Faculty Profile

Dr. Eva K. Billerbeck, Ph.D.

Eva K. Billerbeck, Ph.D.

Assistant Professor, Department of Medicine (Hepatology)

Assistant Professor, Department of Microbiology & Immunology

Areas of Research: liver immunology, antiviral adaptive immunity, viral hepatitis, fatty liver disease, mouse models of hepatotropic viruses

Professional Interests

Our laboratory is focused on understanding the immune system of the liver during virus infection and fatty liver disease. Inflammatory liver diseases such as chronic viral hepatitis and non-alcoholic steatohepatitis (NASH) are leading causes for the development of liver cirrhosis and hepatocellular carcinoma (HCC).

As a major metabolic organ of the body the liver is prone towards immune tolerance as it is constantly exposed to gut-derived blood rich in bacterial and dietary antigens. The liver is also enriched in various tissue-resident innate, innate-like and adaptive immune cell populations, such as Kupffer cells, natural killer (NK) cells, invariant natural killer T (iNKT) cells, mucosal-associated invariant T (MAIT) cells and CD4+ and CD8+ T cell subsets. This unique immunological microenvironment may play an essential role in controlling the outcome of a hepatic virus infection as well as the development of immunopathology and liver disease progression during inflammatory liver disease. It is our aim to understand how different immune cells subsets and their interactions in this tissue-specific environment contribute to the opposing outcomes of: 1) viral clearance and protection from secondary infection versus establishment of a chronic viral infection and 2) tissue protection and repair versus development of immunopathology and progressive liver disease. 

However, studying these mechanisms is notoriously difficult. Access to human liver tissue, in particular during acute viral infection, is extremely limited. Clinically relevant human hepatitis viruses A-E have a narrow host tropism to the human liver and immune-competent small animal models do not exist. Given these limitations we have a longstanding interest in the development of immune-competent mouse models for the study of hepatotropic virus infections and liver disease. Interestingly, in recent years various hepatitis C virus (HCV)-related animal viruses were discovered in horses, bats or rodents, which opened the door for the development of HCV surrogate models. In 2014, an HCV-related rodent hepacivirus, named Norway rat hepacivirus (NrHV) was discovered in wild rats of New York City (Firth et al. mBio 2014). Subsequently, we showed that NrHV can establish a hepatotropic infection in common immune-competent laboratory mouse strains. We could also show that NrHV infection in mice shares several virological and immunological key features with HCV infection in humans (Billerbeck et al. Science 2017). 

Using the novel NrHV mouse model and mouse models of diet-induced fatty liver disease we now aim to gain new insight into protective and detrimental hepatic immune mechanisms during inflammatory liver disease. We are further interested in the development of mouse models that reliably recapitulate human end-stage liver disease, such as cirrhosis and HCC. Our long-term goal is to translate basic findings from mouse models to the human liver and to develop new strategies for HCV vaccine design or immune-therapeutic treatment options for liver disease.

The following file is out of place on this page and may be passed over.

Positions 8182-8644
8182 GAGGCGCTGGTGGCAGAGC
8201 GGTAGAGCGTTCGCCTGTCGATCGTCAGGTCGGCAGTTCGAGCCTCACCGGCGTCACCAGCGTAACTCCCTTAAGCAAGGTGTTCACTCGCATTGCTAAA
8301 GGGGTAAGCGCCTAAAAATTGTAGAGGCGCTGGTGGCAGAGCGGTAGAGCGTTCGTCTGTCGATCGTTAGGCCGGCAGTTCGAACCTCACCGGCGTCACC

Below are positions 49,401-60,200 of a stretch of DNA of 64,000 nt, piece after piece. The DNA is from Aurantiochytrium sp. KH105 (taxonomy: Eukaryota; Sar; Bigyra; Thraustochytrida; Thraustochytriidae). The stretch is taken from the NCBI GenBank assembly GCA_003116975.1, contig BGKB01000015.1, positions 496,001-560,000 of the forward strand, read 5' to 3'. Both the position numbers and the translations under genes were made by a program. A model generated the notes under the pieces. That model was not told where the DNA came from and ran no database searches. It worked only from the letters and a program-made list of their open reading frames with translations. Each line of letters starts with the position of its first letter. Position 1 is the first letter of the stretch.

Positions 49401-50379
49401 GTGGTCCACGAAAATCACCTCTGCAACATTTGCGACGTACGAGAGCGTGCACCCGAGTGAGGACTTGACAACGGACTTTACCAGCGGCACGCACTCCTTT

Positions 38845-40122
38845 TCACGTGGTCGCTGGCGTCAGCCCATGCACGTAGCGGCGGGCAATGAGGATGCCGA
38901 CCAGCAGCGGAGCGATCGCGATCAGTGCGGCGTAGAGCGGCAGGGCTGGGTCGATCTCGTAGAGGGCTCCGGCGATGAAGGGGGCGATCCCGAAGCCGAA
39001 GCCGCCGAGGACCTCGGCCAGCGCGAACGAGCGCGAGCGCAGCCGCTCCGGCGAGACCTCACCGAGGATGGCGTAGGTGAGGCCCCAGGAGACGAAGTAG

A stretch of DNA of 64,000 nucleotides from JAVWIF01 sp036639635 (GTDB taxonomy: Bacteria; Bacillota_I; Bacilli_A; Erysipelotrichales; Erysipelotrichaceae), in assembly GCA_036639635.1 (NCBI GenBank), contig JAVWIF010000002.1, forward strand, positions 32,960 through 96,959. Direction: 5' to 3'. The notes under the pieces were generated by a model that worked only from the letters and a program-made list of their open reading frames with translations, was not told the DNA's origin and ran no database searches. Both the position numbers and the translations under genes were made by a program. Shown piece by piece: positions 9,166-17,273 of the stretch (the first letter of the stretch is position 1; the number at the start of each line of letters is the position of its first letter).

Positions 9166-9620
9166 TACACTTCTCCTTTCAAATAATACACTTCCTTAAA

Postdocs and Students interested in joining the lab please contact: eva.billerbeck@einstein.yu.edu 


Selected Publications

Billerbeck E, Wolfisberg R, Fahnoe U, Xiao WJ, Quirk C, Luna JM, Cullen JM, Hartlage AS, Chiriboga C, Ghoshal K, Lipkin IW, Bukh J, Scheel TKH, Kapoor A, Rice CM  Mouse models of acute and chronic hepacivirus infection. Science. 2017 Jul 14;357(6347):204-208. 

Wu X, Dao Thi VL, Huang Y, Billerbeck E, Saha D, Hoffmann HH, Wang Y, Silva LAV, Sarbanes S, Sun T, Andrus L, Yu Y, Quirk C, Li M, MacDonald MR, Schneider WM, An X, Rosenberg BR, Rice CM. Intrinsic immunity shapes viral resistance of stem cells. Cell. 2017 Dec 12. pii: S0092-8674(17)31365-X. doi: 10.1016/j.cell.2017.11.018. [Epub ahead of print]

Billerbeck E*, Mommersteeg MC*, Shlomai A, Xiao JW, Andrus L, Bhatta A, Vercauteren K, Michaillidis E, Dorner M, Krishnan A, Charlton MR, Chiriboga L, Rice CM, de Jong YP. Humanized mice efficiently engrafted with fetal hepatoblasts and syngeneic immune cells develop human monocytes and NK cells. J Hepatol. 2016 Aug;65(2):334-43.   *equal contribution 

Billerbeck E, Horwitz JA, Labitt RN, Donovan BM, Vega K, Budell WC, KooGC, RiceCM, Ploss A. Characterization of human antiviral adaptive immune responses during a hepatotropic virus infection in HLA transgenic human immune system miceJ Immunol. 2013 Aug 15;191(4):1753-64. doi: 10.4049/jimmunol.1201518. 

Billerbeck E*, Kang YH*, Walker L, Lockstone H, Grafmueller S, Fleming V, Flint J, Willberg CB, Bengsch B, Seigel B, Ramamurthy N, Zitzmann N, Barnes EJ, Thevanayagam J, Bhagwanani A, Leslie A, Oo YH, Kollnberger S, Bowness P, Drognitz O, Adams DH, Blum HE, Thimme R, Klenerman P.Analysis of CD161 expression on human CD8+ T cells defines a distinct functional subset with tissue-homing properties.Proc Natl Acad Sci U S A. 2010 Feb 16;107(7):3006-11      *equal contribution 

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Albert Einstein College of Medicine
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Research Information